DJ-1: A New Comer in Parkinsons Disease Pathology
Cristine Alves da Costa.
Parkinsons disease (PD) is a movement disorder of high prevalence in the elderly. It is characterized by a loss of dopaminergic neurons and the presence of intracytoplasmic inclusions named Lewy bodies. To date six familial PD-associated proteins have been identified so far. Some of them are implicated in the development of either autosomal dominant (α-synuclein and LRRK2 (leucine-rich repeat kinase 2/dardarin) or early-onset recessive (parkin, DJ-1, PINK1 (PTEN-induced kinase-1) and ATP13A2) PD forms. A number of genetic studies have shown that 50% of the recessive forms are linked to mutations on parkin gene, followed by PINK1 (8-15%) and DJ-1 (1%). The purpose of this review is to provide an overview of the emerging data on the cellular and molecular biology of DJ-1. DJ-1 is a ubiquitous protein that was first described as an oncogene. Nevertheless, after its association to monogenic PD a number considerable data aiming at understanding its implication in the physiopathology of PD was produced. This review will describe the main advances concerning the function of DJ-1. A considerable progress that was only possible due to a better understanding of DJ-1 structure, genetics, distribution and development of in vivo models. All these points along with the description of recent data showing the interaction of DJ-1 with other PD-associated proteins will be given.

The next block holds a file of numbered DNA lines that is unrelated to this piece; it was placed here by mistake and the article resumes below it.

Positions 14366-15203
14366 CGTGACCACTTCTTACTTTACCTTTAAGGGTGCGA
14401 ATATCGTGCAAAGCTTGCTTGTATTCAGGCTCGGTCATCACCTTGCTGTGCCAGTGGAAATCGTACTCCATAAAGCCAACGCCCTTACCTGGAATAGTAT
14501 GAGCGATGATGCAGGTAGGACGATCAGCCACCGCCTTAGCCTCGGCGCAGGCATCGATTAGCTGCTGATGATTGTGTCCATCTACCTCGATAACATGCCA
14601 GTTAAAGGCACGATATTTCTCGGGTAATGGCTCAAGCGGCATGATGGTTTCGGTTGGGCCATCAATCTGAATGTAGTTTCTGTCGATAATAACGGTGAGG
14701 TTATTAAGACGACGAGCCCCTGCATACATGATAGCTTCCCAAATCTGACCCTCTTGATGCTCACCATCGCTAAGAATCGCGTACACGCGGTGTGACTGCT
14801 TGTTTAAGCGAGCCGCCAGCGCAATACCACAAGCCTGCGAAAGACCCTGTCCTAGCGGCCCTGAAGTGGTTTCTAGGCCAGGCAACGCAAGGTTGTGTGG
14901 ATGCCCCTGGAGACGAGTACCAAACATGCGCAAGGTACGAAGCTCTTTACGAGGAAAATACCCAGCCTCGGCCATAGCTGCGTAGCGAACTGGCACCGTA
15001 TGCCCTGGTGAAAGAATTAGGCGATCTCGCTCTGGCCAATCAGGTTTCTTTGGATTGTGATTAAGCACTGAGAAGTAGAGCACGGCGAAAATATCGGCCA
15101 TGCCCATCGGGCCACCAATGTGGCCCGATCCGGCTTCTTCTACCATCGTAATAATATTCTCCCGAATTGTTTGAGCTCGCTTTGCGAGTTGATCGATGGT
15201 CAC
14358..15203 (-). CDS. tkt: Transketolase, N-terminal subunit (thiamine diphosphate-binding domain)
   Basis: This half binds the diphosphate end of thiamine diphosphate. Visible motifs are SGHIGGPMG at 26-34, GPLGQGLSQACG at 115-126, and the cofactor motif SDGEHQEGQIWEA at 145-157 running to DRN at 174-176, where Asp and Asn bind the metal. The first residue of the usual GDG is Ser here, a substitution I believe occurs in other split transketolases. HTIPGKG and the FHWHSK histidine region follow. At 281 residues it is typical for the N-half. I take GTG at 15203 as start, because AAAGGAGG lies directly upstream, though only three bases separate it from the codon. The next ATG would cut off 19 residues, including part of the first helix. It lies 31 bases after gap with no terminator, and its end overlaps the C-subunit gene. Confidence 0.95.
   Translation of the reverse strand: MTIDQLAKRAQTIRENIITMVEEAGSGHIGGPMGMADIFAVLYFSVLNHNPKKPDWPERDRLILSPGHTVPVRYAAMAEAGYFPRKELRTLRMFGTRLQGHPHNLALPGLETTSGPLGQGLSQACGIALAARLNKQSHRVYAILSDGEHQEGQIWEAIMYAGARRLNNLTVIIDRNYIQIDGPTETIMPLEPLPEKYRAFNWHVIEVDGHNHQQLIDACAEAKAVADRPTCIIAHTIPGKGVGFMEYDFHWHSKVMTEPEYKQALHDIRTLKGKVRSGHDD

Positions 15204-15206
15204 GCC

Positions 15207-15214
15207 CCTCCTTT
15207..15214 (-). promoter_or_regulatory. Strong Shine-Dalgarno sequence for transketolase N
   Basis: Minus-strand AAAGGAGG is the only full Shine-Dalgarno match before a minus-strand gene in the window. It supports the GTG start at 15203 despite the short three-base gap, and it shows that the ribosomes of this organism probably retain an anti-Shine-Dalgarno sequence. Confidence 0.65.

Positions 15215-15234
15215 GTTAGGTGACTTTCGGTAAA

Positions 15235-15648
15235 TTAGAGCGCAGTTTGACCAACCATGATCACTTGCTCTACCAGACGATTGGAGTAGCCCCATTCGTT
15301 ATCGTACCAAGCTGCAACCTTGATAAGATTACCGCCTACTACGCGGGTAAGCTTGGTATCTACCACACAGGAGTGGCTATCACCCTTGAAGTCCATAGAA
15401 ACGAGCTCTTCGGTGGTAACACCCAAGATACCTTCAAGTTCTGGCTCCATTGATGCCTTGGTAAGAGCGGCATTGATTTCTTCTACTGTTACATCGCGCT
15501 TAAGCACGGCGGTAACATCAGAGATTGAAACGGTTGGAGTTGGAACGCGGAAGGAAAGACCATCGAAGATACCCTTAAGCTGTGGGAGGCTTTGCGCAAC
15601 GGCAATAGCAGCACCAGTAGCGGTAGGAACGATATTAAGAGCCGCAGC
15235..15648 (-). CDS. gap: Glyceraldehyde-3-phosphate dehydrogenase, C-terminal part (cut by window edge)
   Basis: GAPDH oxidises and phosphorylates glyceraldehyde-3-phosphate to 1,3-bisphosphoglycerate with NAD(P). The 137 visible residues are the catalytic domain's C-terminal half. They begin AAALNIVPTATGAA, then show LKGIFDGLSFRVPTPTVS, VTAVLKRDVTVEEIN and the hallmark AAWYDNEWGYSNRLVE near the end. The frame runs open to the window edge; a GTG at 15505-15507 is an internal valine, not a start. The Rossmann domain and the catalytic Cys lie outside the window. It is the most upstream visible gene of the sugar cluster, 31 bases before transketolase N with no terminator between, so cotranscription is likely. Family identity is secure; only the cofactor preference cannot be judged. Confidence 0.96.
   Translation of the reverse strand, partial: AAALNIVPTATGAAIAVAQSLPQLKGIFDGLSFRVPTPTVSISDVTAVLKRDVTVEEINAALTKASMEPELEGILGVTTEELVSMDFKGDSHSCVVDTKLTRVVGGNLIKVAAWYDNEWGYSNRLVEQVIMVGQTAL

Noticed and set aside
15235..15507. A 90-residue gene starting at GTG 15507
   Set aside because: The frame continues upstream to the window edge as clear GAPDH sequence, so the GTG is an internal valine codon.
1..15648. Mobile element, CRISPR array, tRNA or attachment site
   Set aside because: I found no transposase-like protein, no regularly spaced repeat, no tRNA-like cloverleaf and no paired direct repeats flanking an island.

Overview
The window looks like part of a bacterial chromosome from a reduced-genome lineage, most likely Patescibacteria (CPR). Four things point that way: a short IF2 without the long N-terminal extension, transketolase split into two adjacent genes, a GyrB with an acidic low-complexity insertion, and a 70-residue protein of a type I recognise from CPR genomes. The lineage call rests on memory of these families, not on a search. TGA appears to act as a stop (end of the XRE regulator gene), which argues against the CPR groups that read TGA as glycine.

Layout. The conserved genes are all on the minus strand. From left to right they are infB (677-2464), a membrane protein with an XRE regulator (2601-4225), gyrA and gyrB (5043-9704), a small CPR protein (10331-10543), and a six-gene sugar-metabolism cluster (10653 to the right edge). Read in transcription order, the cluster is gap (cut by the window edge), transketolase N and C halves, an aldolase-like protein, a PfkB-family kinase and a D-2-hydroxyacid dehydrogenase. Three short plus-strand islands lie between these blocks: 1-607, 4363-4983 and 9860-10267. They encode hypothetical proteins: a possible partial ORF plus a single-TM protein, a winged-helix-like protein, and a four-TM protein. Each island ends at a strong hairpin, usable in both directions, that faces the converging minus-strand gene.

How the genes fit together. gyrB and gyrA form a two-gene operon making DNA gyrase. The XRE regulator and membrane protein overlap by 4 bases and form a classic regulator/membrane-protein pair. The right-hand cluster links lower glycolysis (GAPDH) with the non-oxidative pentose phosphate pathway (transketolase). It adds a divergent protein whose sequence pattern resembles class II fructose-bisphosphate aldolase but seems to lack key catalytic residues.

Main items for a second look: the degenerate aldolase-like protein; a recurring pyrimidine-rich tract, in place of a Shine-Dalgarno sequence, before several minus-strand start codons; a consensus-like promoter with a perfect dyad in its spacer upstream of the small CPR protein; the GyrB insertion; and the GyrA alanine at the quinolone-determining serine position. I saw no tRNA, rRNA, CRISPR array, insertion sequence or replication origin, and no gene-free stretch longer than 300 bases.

Keywords: Parkinson's disease, DJ-1, molecular biology, cell biology
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